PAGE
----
Why humans cannot be completely happy

What do humans want? To be happy. But what is happiness? Happiness, apparently, is that thing Nichomachean Ethics was along the lines of "the final human good, the end to which other goods are merely means".
which humans really want.  A circular definition would indeed make happiness elusive. The definition I found in Aristotle's


Psychologists helpfully use "subjective well-being" in place of "happiness". Interestingly, in Aristotle's Nichomachean Ethics, the word translated as "happiness" is "eudaimonia", which literally means "living under a good spirit", a closer match to "well-being" than "happiness", since recent usage of "happiness"  often conflates it with fleeting emotional states like elation.  Subjective well-being seems a better translation in general - although it wouldn't be fully consistent with the uses of the word in the Ethics.

Subjective well-being tells us just what it is: a state of mind. Empirical research bears this out: if you are asked about finances just before being asked "All things considered, how satisfied are you with your life as a whole these days?", then priming effects makes finances weigh heavily on the judgement of overall happiness. The same thing happens when primed with questions about one's love life, or physical health. Hundreds of factors make up subjective well-being. To name a few:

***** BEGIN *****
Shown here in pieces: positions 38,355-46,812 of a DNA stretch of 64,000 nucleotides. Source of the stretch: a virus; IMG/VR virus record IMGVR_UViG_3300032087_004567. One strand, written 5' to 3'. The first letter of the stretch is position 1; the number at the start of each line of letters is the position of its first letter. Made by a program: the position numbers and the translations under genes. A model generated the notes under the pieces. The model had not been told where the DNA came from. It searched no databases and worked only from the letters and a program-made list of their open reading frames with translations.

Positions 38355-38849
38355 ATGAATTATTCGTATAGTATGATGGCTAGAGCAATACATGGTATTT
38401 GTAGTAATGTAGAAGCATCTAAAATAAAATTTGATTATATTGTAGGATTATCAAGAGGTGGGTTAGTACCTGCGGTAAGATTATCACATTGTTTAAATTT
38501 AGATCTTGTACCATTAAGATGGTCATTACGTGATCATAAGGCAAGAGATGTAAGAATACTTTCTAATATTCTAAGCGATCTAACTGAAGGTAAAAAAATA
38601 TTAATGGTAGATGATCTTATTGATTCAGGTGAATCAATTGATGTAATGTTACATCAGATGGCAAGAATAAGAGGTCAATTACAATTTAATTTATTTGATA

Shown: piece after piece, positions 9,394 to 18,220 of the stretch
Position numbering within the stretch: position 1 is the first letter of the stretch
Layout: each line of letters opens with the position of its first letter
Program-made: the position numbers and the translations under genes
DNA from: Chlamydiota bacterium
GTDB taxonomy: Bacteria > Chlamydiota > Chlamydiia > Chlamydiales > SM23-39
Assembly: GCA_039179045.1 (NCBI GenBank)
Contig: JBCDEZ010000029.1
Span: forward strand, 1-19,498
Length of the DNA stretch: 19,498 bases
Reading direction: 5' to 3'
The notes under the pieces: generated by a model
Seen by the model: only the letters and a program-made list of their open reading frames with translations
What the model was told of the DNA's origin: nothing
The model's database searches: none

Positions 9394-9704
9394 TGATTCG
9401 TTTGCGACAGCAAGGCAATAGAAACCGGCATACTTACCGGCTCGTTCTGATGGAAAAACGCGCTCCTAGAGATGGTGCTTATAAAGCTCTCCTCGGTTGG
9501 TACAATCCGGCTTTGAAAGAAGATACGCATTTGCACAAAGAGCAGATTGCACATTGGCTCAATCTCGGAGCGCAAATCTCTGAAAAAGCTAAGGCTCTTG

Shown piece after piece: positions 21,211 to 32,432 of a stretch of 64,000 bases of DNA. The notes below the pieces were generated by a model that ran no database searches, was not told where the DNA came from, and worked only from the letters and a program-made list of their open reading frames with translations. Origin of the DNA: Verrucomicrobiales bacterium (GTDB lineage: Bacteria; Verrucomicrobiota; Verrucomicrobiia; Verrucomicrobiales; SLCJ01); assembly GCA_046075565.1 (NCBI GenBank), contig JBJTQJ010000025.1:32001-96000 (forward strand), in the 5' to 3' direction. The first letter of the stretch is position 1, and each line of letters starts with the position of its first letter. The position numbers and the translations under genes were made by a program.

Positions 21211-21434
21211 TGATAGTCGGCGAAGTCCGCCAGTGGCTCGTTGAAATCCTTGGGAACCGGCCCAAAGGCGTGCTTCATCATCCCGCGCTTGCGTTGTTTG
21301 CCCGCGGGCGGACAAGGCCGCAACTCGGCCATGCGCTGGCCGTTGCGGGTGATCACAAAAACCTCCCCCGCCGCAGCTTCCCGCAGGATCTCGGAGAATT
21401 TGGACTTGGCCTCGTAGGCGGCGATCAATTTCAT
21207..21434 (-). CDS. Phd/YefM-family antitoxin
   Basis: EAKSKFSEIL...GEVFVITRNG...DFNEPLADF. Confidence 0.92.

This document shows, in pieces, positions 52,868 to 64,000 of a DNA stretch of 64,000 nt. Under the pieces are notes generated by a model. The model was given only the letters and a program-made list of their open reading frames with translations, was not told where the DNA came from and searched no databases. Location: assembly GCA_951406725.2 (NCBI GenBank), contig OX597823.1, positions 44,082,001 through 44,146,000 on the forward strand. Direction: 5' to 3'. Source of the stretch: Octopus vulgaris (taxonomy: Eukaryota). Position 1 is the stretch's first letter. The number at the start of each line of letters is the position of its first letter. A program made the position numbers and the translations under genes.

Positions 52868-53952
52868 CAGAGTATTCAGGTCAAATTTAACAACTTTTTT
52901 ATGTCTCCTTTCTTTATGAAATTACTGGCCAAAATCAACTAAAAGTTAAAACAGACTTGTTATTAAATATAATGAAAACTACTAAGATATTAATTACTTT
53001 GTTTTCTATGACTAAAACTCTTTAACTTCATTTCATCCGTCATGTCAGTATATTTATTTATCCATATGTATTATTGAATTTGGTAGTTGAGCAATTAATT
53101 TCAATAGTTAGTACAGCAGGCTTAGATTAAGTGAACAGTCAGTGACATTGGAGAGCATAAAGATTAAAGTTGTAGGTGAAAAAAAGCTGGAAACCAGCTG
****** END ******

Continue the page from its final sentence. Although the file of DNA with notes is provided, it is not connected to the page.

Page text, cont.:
• Physical: health, exercise, nutrition, sleep, appearance
  • Personal: adventure, change, direction and goals, financial stability, personal development, relaxation, work, peace (vs anxiety)
  • Interpersonal: social activity and acceptance, peace (vs conflict), altruism, friendship, intimacy (love life), community, family
  • Intellectual: aesthetic appreciation, creative expression, intellectual exploration and engagement
The number of factors suggest some possibilities:

  1. Human brains can't weigh up all the factors at once, so subjective well-being gets thumb sucked from whatever seems salient at the moment, easily influenced by priming.
  2. With so many factors, at least a few will be going wrong at any time. Subjective well being will therefore always have room for improvement.
  3. Lots of room for subjectivity as to which factors count the most. For example I gave an entire section for "intellectual" factors, while someone else might break down "love life" or "family" into half a dozen factors each.
One more thought: if subjective well-being were condensed into a number and graphed it will have a maximum somewhere along the way, you just won't know where it lies.

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